Value of Property Defense. Most grand larceny charges are based on the value of the property stolen. The higher the value of the property, the more serious the grand larceny charge. If you are accused of taking a certain amount of money, the prosecutor must be able to prove it. If, for example, you are arrested and charged with grand larceny in the first degree for embezzling over $1 million. However, records show that the amount missing only $800,000. The charge against you would have to be reduced to grand larceny in the second degree. This is significant because the potential punishment for a second degree larceny conviction is less harsh the potential punishment for a grand larceny in the first degree. Prosecutors often seek to assess the highest possible value to the property at the center of a larceny case in order to charge the defendant with the most serious crime.

Punishment for Embezzlement

The punishment for embezzlement ranges from probation, to a year in jail to 25 years in prison. Any sentence for theft will likely include payment of restitution to the victim.

Petit larceny. For a misdemeanor petit larceny conviction, you could be sentenced to up to 1 year in jail.

Grand larceny in the fourth degree. For a fourth degree grand larceny conviction you could be sentenced to up to 4 years in prison and restitution. If probation is part of the sentence, it will be for 5 years. For first time offenders New York law does not require a minimum prison sentence. However, if you have a prior felony conviction, the minimum sentence for grand larceny in the fourth degree is 1.5 years in prison.

Grand larceny in the third degree. For a third degree grand larceny conviction you could be sentenced to up to 7 years in prison, 5 years of probation and restitution. For first time offenders the New York law does not require a minimum prison sentence. However, if you have a prior felony conviction, the minimum sentence for grand larceny in the third degree is 2 to 4 years in prison.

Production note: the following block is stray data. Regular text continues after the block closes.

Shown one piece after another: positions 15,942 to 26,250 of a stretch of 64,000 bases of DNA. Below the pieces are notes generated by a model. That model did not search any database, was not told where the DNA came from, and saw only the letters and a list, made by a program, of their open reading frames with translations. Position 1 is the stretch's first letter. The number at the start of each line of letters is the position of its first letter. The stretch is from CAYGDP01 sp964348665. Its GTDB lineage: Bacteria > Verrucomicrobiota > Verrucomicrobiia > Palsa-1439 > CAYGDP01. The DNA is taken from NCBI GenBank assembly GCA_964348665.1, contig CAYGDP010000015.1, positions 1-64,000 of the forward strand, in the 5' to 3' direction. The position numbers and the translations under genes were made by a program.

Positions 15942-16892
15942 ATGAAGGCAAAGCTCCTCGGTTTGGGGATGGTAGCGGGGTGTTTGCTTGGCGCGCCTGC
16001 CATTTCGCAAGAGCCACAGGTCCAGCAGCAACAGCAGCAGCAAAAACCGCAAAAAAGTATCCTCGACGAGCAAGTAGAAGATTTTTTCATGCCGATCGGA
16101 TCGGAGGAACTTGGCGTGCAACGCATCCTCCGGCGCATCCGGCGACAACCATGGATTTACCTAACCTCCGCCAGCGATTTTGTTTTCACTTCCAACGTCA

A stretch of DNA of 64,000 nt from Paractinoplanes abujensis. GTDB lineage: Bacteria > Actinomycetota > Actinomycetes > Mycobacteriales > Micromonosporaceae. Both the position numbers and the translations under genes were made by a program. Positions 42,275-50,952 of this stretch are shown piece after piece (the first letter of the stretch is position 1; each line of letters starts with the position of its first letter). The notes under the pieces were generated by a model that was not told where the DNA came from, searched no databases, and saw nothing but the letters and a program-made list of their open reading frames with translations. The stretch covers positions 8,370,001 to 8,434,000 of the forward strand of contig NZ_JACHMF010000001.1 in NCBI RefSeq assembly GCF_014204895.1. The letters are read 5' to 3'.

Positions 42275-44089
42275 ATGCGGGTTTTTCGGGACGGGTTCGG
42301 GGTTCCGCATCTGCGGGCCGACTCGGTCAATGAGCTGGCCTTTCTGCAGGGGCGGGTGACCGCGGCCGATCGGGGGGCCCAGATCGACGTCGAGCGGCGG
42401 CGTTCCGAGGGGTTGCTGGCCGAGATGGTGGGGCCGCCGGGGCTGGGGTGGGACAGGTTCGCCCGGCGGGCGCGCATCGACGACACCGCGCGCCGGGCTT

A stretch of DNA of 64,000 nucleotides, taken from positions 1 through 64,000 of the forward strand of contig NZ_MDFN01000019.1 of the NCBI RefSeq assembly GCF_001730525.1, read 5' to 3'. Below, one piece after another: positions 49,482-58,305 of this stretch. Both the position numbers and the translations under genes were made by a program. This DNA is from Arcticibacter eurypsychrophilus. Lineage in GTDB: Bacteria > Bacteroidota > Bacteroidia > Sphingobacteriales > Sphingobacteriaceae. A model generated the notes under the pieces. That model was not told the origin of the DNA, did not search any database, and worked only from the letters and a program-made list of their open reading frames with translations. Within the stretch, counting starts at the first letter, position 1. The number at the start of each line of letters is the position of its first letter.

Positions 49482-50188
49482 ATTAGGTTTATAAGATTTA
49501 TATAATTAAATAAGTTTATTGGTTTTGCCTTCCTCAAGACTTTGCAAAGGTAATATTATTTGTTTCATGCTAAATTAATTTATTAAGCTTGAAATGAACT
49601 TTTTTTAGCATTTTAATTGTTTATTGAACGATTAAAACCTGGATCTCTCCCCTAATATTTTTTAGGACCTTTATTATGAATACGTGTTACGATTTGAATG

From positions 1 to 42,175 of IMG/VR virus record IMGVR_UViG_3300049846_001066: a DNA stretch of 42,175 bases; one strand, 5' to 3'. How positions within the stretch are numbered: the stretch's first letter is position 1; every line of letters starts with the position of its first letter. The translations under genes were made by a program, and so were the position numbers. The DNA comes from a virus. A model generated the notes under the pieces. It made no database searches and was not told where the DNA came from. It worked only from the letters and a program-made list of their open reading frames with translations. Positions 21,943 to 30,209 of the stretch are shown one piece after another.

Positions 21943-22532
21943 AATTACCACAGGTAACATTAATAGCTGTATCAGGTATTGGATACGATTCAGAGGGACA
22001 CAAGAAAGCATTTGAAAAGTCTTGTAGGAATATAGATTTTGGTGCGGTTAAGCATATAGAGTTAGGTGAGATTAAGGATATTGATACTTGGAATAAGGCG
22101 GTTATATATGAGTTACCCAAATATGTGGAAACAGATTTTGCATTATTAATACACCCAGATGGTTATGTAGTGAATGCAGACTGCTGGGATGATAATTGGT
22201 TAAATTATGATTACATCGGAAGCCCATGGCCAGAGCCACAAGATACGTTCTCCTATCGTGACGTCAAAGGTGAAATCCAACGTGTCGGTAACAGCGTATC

Grand larceny in the second degree. For a second degree grand larceny conviction you could be sentenced to up to 15 years in prison, 5 years of probation and restitution. For first time offenders the New York Penal Code does not require a minimum prison sentence. However, if you have a prior felony conviction, the minimum sentence for grand larceny in the second degree is 3-6 years in prison.

Grand larceny in the first degree. If you are convicted of grand larceny in the first degree based on embezzlement, you could be sentenced to up to 25 years in prison, 5 years of probation and restitution. The minimum sentence is 1-3 years in prison if you are a first time offender, or 4.5-9 years if you have a prior felony conviction.

If you have been charged with grand larceny by embezzlement, you face a serious charge that could land you in prison for many years. However, there may be defenses available to you that could result in the charge against you being dropped or reduced. In order to take advantage of any such defenses, you should immediately seek legal guidance from an experienced attorney. The staff at Stephen Bilkis & Associates, PLLC has years of experience successfully defending clients in New York criminal courts who have been charged with embezzlement as well as other crimes such as petit larceny, burglary, possession of stolen property, robbery, and credit card fraud. Contact us at 1.800.NY.NY.LAW (1.800.696.9529) to schedule a free, no obligation consultation regarding your case. We serve those accused of grand larceny in the following locations: